About Aseprite: I love it and it’s actively updated and it’s file format (binary) is well documented. And - having animations - is a good choice for me - better than using PSD for instance - that would work well (in the same way) for scenes elements (it’s Thimbleweed Park choice, for what I’ve seen in resources they shared after game release) - but not so well for animation.
I used Piskel too (I’ve tried a lot of different tools) but imho - aseprite is a lot better (even if it’s not free). It’s not the only great pixel art editor anyway - some people I know prefer for instance the much more similar GraphicsGale.

BTW: I’m following your game progresses since the start (I guess) - and it looks gorgeous

3 Likes

Just to complete the previous post:

This is what I edit in treepad

I translate it this way while I’m scanning resource references AND I’m extracting text elements

And this is what I insert in Defold project folder as josn - after I created atlas, music and so on - including project properties (like, name, icons and so on)

As you can see I now have numbers instead of text - because strings are now in another json - so I can change game language on the fly

5 Likes

Thank you @marco.giorgini! :heart:

This gives me more ideas for my game too! I took a different approach, but I am also using json files for dialogues, choices and quests, but logic is handled in Lua scripts and seeing your structure so tidy is just very pleasant :grin:

2 Likes

I did/refreshed some code to handle polygon areas - and as I promised I’ll write a short note here about that (even if I didn’t create a full feat process in DAGS - I guess I’ll finish it the first time I really need it)

Anyway - this issue is split into two main problems: first you need to have a polygon from an image, then you have to handle it

First part:
you start with drawing a walkarea level in aseprite - I did that on Zak first room with a character taken from another game (considering that it was just a quick test I feel free to use other people resources - I hope that’s fair just for this post)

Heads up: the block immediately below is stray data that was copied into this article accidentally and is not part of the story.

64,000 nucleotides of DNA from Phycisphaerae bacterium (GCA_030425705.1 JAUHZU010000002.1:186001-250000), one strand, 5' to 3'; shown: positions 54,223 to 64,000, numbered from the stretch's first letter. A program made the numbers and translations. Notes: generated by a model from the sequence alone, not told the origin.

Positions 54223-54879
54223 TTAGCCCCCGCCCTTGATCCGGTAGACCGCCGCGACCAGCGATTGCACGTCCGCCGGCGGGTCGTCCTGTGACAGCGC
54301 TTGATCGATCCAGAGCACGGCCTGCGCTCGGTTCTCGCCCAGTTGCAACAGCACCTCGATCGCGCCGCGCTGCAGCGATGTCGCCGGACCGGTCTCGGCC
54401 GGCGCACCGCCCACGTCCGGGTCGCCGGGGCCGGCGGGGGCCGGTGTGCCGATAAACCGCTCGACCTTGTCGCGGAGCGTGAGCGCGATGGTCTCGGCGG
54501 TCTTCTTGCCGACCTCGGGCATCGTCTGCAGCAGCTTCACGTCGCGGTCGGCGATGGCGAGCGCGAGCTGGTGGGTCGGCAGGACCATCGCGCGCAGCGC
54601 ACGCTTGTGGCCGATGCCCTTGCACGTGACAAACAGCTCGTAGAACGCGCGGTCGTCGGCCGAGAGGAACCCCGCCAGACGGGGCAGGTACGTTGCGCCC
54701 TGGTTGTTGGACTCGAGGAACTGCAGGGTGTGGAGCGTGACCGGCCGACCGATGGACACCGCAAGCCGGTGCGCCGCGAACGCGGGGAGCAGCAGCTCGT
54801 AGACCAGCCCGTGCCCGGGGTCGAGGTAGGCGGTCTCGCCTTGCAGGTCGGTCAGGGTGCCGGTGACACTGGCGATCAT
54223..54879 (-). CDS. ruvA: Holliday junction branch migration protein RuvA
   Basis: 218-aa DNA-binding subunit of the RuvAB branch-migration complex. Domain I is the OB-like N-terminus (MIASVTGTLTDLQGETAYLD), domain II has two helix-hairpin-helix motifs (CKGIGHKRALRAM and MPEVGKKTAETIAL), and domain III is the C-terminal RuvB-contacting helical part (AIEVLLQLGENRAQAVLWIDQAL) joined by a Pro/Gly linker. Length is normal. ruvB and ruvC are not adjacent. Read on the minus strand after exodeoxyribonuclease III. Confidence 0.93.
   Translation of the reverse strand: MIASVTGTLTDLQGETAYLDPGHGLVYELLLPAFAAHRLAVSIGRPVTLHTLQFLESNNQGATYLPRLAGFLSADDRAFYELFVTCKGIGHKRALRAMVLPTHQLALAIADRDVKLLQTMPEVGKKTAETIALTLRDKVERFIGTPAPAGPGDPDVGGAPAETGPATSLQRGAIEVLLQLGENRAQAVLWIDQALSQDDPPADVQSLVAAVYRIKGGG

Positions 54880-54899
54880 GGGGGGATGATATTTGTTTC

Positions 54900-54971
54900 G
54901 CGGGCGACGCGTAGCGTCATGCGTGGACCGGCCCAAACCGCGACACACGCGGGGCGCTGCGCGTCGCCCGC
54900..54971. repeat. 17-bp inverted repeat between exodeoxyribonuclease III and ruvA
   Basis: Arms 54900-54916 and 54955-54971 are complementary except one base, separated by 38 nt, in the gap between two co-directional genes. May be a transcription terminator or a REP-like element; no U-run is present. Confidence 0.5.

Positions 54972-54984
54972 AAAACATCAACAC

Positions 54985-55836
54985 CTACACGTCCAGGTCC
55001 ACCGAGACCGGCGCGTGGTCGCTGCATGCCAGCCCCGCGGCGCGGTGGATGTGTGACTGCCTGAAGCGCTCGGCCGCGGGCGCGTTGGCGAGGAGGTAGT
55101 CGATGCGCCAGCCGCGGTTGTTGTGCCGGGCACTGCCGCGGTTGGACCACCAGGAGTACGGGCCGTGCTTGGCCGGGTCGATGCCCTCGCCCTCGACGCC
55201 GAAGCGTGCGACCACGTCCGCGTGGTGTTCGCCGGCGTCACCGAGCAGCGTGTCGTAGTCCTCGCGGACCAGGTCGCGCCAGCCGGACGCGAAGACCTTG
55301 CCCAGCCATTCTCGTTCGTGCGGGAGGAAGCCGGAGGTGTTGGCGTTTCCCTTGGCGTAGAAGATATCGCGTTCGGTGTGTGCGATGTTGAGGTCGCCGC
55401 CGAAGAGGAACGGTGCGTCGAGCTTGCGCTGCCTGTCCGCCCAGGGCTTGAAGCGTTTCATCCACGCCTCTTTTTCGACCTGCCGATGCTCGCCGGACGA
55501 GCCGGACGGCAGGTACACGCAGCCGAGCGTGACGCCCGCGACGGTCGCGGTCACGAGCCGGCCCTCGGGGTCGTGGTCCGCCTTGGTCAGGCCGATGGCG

poly2

then I added some code to morph the area in its outline
poly3

then I transform points (each one) in coordinates - following the outline - and then reduce the points list removing the ones that are inside lines (I mean, I have A B and C - I remove B if B lies on a line between A and C - and so on) - and that is what I get
poly4

Then I wrote points list inside my son for that room

That was easy.
Handling movement is a bit trickier - but things that may happen are these:

  1. you are inside walkarea (that’s for sure) and your destination point is inside walkarea and if you draw a straight line you didn’t cross any border - so you simply move from A to B
  2. you are inside, and destination point isn’t - so you have to find the closest point to a border segment and got from A to there
  3. you are inside, destination is inside, but there’s not straight line - from A to B you cross some border. That’s the worst part because you need to find a path - that’s to say you need some more intermediate points to go from A to B (let’s say you need to got from A to C then to B)

For the first two possibilities, you just need to have a function to check if a point is inside a polygon - and where two segment cross - if they do that. “Basic” 2d math - not to hard to write or find googling - even directly in lua.
The third cases needs iterations - when you discover that you meet a border from A to B - you use it to get its start and its end - and if you check if from one of these points you can read B. If yes, take the one that lets you have the shortest sum of the distances and you’re done. If not, recurse, saving one, and moving to the next one in that direction
I just made a short test - but I didn’t finish that because I also need to handle a point list for walking and I don’t want to do that now - but as far as I’ve seen - that works. You may have to consider border distance (or draw outline considering that)
What still I didn’t write about? of course HOLES or separated polygon areas. Both mean I need to make a little more complex code. Separated areas (I mean, having a polygon for a walk area on the left, and one for a separated area on the right) are “easy” - you check where your character is and you just use it for movements. Holes make harder to find a moving path - but they should be handled simply as extra segments.

Here there’s a little animated gif to show movements inside that area - WITHOUT the automatic split in there’s not a straight line

1 Like